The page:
Why This Broker Spends $155,000 per month on Lead Generation…

Why This Broker Spends $155,000 per Month on Lead Generation…

For most new broker owners, the idea of shelling out more than the price of a brand new Porsche on lead generation every month is pretty hard to swallow. Most of the time, many brokers don’t even spend a dime on lead generation. After all, they’re paying the damn rent! Why should agents, especially newer ones, expect to be given leads for nothing? Most brokers would laugh if you brought this up in a meeting.

Luke Monroe is not like most brokers.

The Investors Approach to Attracting & Keeping Talent

While Luke Monroe isn’t exactly an outsider to the industry, he came to residential brokerage from the harsh, cut-throat world of investing.

He began by focusing on the mistakes of other brokerages make when trying to expand into new farm areas. They always start out with expensive office spaces, branding, ad campaigns, the works.

Then they scramble to find talent and get them working.

Instead of the traditional model, Luke decided to run the brick and mortar side of his business, Kendrick Realty in Pleasant Hill and Orange County California lean, and invest heavily in the lifeblood of any brokerage. While doing so, he began undercutting the competition by buying leads DIRECTLY from Zillow, Realtor.com and a few other sources.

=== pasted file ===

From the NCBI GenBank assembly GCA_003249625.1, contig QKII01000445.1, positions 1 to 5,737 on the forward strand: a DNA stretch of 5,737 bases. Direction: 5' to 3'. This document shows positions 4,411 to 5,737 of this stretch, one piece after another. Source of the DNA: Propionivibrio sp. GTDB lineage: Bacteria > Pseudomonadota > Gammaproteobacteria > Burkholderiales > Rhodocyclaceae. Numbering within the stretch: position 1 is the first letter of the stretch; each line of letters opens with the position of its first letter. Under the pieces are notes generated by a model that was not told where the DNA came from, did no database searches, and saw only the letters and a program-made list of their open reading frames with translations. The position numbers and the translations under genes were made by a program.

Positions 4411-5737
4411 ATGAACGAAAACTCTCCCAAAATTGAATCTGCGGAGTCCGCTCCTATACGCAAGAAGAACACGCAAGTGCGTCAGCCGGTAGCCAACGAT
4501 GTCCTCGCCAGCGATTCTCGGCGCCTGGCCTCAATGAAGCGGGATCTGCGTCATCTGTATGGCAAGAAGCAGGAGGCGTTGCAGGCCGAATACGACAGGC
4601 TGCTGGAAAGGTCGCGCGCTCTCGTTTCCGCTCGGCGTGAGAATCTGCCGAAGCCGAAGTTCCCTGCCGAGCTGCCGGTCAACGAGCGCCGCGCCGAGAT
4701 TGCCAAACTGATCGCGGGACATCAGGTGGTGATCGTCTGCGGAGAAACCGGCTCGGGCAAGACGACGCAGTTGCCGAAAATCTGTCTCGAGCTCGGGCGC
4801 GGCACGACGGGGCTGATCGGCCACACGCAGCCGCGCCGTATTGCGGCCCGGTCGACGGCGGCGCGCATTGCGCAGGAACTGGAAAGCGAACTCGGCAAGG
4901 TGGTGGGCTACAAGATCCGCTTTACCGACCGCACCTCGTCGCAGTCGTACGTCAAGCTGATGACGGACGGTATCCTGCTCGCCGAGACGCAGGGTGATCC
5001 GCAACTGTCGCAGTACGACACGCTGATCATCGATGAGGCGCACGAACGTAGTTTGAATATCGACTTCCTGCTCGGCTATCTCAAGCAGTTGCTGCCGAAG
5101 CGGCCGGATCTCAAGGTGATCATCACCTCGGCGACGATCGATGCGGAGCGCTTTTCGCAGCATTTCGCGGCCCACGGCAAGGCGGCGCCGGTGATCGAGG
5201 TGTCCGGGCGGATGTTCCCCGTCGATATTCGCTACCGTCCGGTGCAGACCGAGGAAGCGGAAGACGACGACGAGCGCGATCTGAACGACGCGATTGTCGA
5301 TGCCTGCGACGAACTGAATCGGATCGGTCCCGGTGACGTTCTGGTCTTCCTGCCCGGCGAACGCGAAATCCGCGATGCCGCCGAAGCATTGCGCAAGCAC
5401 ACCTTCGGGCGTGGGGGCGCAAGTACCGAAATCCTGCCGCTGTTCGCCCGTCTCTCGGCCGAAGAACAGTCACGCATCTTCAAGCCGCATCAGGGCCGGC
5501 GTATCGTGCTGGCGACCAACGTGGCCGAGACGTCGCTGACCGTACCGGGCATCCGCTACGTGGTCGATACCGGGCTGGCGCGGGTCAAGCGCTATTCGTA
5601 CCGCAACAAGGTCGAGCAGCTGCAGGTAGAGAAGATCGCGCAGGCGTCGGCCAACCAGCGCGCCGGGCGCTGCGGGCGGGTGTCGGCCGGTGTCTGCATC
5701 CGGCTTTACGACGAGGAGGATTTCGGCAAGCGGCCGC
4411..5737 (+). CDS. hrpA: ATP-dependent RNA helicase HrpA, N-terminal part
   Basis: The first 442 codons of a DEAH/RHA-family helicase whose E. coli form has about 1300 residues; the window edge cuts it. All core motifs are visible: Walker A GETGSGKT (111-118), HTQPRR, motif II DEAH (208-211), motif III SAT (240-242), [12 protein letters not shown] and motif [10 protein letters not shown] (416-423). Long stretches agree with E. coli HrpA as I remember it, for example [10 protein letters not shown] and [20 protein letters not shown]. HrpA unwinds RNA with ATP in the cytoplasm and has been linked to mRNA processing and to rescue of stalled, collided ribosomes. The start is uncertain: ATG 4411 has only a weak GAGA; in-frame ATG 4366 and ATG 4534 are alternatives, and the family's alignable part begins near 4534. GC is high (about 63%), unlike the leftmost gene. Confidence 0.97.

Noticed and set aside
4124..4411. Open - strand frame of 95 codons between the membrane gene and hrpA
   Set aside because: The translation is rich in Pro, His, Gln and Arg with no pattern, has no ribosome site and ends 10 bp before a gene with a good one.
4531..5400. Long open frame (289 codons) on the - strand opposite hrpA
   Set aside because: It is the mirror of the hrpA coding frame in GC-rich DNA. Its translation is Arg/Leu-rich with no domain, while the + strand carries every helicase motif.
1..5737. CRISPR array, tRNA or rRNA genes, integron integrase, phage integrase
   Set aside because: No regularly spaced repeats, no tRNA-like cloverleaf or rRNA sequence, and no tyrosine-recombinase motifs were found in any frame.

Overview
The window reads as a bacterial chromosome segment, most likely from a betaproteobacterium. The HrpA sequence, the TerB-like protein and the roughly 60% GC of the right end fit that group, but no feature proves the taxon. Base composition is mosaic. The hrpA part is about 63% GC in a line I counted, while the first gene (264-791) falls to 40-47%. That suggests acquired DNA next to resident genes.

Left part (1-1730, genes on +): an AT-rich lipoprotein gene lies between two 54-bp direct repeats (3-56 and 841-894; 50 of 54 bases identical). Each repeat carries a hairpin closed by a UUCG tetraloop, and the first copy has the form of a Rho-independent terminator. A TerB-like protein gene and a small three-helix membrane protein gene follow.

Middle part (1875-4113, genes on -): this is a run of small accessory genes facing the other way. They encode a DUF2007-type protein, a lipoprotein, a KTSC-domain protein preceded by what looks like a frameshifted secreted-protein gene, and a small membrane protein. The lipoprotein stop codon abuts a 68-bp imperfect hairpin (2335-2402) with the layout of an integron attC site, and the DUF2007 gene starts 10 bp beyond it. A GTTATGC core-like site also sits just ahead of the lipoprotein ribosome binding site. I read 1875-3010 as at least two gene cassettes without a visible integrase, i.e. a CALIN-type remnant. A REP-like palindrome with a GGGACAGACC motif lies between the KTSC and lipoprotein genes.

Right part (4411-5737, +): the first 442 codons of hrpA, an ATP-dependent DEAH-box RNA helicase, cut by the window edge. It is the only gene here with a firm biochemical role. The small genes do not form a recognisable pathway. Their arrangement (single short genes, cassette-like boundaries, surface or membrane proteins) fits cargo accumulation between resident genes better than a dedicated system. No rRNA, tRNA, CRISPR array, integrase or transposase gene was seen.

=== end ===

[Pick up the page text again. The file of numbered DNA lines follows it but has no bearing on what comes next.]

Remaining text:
Luke’s strategy was massively successful. He was not only able to recruit and keep top talent, but devised a points based training program that saw brand new agents closing deals in their first month and recently opened up a second office in Orange County.

The Close: Interview with Luke Monroe

The interview with Luke includes: how he scaled his lead generation, where he buys leads, how his teams nurture leads and more.

Emile: